John McCain: Is the American govenment too secretive?

McCain says we have to track down the people who want to destroy America.
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TRANSCRIPT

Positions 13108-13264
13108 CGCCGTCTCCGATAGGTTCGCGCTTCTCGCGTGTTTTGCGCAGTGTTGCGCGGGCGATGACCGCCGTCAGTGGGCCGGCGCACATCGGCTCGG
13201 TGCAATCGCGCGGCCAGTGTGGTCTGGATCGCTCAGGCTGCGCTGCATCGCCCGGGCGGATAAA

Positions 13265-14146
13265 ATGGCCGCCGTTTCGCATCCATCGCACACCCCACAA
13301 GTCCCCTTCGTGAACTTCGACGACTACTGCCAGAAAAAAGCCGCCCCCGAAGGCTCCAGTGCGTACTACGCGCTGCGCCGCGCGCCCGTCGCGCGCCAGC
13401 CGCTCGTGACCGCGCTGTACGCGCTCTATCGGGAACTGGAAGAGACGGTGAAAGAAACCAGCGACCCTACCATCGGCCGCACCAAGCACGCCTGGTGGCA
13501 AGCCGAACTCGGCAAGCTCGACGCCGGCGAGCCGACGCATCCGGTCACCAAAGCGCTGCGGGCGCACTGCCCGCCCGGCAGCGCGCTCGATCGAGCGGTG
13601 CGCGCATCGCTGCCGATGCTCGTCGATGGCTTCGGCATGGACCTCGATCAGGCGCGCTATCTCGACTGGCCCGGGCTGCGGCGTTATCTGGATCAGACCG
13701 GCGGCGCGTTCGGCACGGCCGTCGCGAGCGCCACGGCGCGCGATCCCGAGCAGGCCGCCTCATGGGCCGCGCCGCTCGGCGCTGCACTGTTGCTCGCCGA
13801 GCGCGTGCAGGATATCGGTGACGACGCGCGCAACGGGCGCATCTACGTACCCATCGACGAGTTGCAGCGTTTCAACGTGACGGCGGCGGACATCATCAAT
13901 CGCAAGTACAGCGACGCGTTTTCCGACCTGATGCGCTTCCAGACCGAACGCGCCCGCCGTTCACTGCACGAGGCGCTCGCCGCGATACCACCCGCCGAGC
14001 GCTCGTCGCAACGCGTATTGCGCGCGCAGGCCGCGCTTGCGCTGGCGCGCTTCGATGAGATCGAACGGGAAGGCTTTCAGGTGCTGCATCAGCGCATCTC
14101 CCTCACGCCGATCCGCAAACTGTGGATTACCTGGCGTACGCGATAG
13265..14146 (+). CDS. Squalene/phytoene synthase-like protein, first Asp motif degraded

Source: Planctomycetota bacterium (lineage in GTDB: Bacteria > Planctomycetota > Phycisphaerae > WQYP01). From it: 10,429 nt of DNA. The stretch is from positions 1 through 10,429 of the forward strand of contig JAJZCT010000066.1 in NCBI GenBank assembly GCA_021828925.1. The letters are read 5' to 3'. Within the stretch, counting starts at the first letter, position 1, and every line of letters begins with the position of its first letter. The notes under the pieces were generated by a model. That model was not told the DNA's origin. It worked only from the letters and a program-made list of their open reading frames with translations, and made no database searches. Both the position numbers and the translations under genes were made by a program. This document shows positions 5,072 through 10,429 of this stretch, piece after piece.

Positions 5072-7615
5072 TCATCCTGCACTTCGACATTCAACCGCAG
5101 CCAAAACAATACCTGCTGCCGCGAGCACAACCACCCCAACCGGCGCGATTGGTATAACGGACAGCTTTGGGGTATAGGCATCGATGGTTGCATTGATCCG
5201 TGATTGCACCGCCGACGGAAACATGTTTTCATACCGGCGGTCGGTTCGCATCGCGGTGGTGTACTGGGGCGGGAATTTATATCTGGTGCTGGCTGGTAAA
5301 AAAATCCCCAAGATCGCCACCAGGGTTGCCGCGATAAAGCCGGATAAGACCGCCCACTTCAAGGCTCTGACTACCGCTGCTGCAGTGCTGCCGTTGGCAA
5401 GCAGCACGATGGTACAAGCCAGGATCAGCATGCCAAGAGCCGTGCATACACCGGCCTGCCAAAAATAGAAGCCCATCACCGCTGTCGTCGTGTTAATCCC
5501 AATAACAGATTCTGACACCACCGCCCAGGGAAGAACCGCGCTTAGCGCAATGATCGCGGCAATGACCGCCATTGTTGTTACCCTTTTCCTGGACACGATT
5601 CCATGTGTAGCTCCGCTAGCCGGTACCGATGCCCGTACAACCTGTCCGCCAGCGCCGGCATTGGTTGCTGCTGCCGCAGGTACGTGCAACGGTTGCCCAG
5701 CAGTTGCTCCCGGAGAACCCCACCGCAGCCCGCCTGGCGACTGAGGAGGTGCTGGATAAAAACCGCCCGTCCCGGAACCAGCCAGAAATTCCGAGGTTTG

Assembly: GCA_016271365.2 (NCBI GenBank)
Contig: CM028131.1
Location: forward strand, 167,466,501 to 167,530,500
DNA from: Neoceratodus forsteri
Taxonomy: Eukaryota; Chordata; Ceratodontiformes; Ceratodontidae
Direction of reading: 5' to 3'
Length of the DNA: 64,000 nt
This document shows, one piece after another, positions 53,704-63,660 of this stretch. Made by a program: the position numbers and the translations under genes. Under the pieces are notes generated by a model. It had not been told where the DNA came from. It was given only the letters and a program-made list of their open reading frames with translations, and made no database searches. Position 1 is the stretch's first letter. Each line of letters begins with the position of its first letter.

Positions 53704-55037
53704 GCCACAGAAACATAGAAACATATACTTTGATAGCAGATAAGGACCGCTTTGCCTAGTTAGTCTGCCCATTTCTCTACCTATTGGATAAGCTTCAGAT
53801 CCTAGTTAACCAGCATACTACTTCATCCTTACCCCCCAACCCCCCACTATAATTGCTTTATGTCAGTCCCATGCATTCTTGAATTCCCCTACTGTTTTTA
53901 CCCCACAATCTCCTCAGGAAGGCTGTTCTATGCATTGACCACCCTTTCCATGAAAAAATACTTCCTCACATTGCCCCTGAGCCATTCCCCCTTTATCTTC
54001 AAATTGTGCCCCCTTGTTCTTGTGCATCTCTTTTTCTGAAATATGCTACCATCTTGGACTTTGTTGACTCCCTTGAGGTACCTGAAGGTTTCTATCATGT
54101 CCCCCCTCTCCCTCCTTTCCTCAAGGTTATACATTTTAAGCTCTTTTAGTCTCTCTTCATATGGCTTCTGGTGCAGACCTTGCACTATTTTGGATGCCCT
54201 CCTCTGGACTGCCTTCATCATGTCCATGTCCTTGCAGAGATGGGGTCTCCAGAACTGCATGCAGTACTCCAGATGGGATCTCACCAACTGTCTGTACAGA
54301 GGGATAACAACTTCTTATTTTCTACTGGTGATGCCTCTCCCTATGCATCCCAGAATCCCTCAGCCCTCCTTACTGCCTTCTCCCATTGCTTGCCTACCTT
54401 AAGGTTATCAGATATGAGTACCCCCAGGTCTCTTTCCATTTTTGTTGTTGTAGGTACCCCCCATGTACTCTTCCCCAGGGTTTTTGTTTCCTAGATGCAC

John McCain: I think that 9/11 probably, for a few good reasons, made the government more secretive so that we wouldn’t betray some of our sources and methods to the enemy. But I do believe that on the signing statement issue where the president has basically made a statement when he signs a bill into law saying that he either will not obey it, or will not implement it, or will only partially implement it, it’s a terrible turn of events. I think it’s a fundamental assault on the balance of powers. I will never as President of the United States issue a signing statement that has anything to do other than how I will implement the law to its fullest degree. On the other aspect of the issue about sources, and methods, and phone records and all that kind of stuff, that’s another manifestation of the gridlock we hear . . . we have here. Why shouldn’t the relevant committees, the intelligence committees and the Executive branch sit down and work out the best way to track down people who want to destroy America, and at the same time preserve individual liberties? And all of that is complicated by the dramatic changes in telecommunications capabilities as we see almost on a daily basis. But we should be able to adjust to that, and in a balanced and bipartisan fashion. Unfortunately we’re not. I’d call over the intelligence committee members, and I’d sit down with them and I’d say, “What’s your problem?” I would try to point out to them what our national security interests are. And I also would tell them that I respect their role. There is a role for Congress in the formulation of these policies, and I will respect it. And I will appeal to their angels . . . better angels of their nature because this is an issue of national security. It should not spill over into national partisanship. Recorded on: 11/20/07